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I have a far better idea of what to ask my consultant when I next see him and what the long term implications will be. This has given me more sense of not only an understanding of my situation, but I feel like I have regained some control of the situation and my life again.
I really cannot thank-you enough for your help with this. I had no idea where to turn or what to do and although there is still very much a long way to go and many decisions to be made, which will no doubt be hard, I feel better prepared and feel that if I need help I am not alone, but that I can turn to you.
Thank-you, from the very bottom of my heart,
Nadia London, 2011
Brain surgery. Scary words. If you are reading this then it is highly likely you have recently learnt that you are going to have neurosurgery. This is one of the first major decisions you will face. In fact, I don’t think there is anything as frightening as facing this decision – ever. If you can make this decision – one way or the other – then nothing you do will ever be as scary as this.
But you are not facing this alone. You will have a brilliant team behind you, your family will be there and of course, brainstrust is just a call away.
No decision is going to be straightforward. It’s all a balance of risk v. benefits and the truth is that there is seldom a good reason to remove a brain tumour unless you think you can remove the vast majority. Partial resection can sometimes be a bad thing. I think what we’re saying here is that each case needed to be decided individually; so much depends on quality of life, type of brain tumour, where it is. The list goes on.
First decision – whether to proceed with an attempted complete surgical removal or whether to have just a biopsy. Evidence shows that wherever possible it is better to resect as much as is possible. Surgery to remove a tumour, even malignant ones, has several theoretical advantages over a biopsy:
- By removing tumour mass, room can be made to allow for the swelling of brain tissue which occurs both with radiation therapy and if the tumour recurs.
- The more that can be taken out, the less will need to be treated with other forms of therapy.
- More tumour to diagnose, better the accuracy of the diagnosis and grading, because there are more cells to examine.
This is theoretical – everything depends on the individual’s well being, the nature of the tumour, potential complications. All of these must be talked through and thought about. And thought about some more. But don’t think for too long. It can be very wearying and will occupy your head so that in the end you will not feel able to make a decision. And no decision is irreversible – until you go down to the operating theatre.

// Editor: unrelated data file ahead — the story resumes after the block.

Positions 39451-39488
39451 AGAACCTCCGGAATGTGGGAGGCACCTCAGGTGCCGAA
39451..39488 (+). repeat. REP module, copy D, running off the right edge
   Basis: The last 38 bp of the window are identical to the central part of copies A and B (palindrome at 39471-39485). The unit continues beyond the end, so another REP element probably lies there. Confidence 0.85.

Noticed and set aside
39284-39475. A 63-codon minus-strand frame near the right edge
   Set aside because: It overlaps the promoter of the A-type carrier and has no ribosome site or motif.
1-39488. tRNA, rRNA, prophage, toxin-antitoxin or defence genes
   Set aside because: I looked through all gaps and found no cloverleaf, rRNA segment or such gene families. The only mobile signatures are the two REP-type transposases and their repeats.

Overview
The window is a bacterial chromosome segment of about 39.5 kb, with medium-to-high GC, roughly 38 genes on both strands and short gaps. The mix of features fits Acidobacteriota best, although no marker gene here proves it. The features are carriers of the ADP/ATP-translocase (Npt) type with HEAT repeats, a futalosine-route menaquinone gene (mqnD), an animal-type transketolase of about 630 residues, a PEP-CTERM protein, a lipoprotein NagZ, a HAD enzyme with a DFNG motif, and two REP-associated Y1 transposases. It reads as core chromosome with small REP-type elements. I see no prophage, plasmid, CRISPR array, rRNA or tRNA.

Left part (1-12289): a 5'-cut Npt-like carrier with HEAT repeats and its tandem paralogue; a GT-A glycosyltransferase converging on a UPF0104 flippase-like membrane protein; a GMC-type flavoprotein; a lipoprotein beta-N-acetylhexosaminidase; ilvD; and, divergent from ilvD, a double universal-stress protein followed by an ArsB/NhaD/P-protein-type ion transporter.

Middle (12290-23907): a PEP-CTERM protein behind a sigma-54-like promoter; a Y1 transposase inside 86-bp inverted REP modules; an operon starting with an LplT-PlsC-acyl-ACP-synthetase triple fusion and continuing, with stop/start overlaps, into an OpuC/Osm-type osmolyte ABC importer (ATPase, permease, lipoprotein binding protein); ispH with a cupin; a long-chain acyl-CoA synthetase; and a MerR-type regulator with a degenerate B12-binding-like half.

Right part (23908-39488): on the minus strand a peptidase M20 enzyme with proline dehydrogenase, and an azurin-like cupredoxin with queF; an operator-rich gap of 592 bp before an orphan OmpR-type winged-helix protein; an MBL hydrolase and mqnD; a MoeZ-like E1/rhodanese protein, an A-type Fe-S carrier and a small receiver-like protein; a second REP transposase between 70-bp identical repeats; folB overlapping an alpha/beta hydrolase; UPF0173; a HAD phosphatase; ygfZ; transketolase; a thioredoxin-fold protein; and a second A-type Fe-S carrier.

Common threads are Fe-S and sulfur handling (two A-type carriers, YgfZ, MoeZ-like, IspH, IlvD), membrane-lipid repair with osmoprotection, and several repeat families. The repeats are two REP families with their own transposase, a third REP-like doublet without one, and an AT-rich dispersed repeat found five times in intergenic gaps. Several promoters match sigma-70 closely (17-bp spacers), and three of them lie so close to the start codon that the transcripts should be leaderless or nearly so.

Here is a really clear video which explains about why you might need surgery, what the different types of surgery are and what happens after surgery. It is Australian – so just make allowances for differences in our healthcare systems. And one day we will make our own!
Types of neurosurgery
This is the most generally used procedure, which involves removing a piece of skull and then replacing it, under a general anaesthetic. It is called a craniotomy because this procedure removes part of the cranium – the skull. And image-guided refers to the use of scans and a computer to precisely locate and target a lesion within the brain. All craniotomies for brain tumours are image guided.
Nowadays your scan can be performed in advance of your surgery (without a frame on), the data is uploaded onto a computer in the operating room, and a navigation system is used to locate the tumour (frameless stereotaxy or image-guidance). This technique is beneficial because it localises the tumour, so the operation is shorter and the area of the head that the surgeon must disrupt is often smaller.
Find out more about image guided craniotomy - click here.
An awake craniotomy is an operation performed in the same manner as a 'conventiona'l craniotomy but with the patient awake during the procedure.
This is a preferred technique for operations to remove lesions close to, or involving, eloquent (functionally important) regions of the brain. This allows us to test regions of the brain before they are incised or removed and allows us to test patient’s function continuously throughout the operation. The overall aim is to minimise the risks of such operations.
Find out more about awake craniotomy - click here.
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Resources used to create this page:
brainstrust patient/carer representative
National Institute for Health and Clinical Excellence guidelines – Improving Outcomes Guidance Brain and CNS Tumours 2008
Living with a Brain Tumour (Peter Black) 2006
Fast Facts – Brain Tumors (Abrey and Mason) 2009
Primary Central Nervous System Tumors – pathogenesis and therapy (Current Clinical Oncology, Humana Press 2011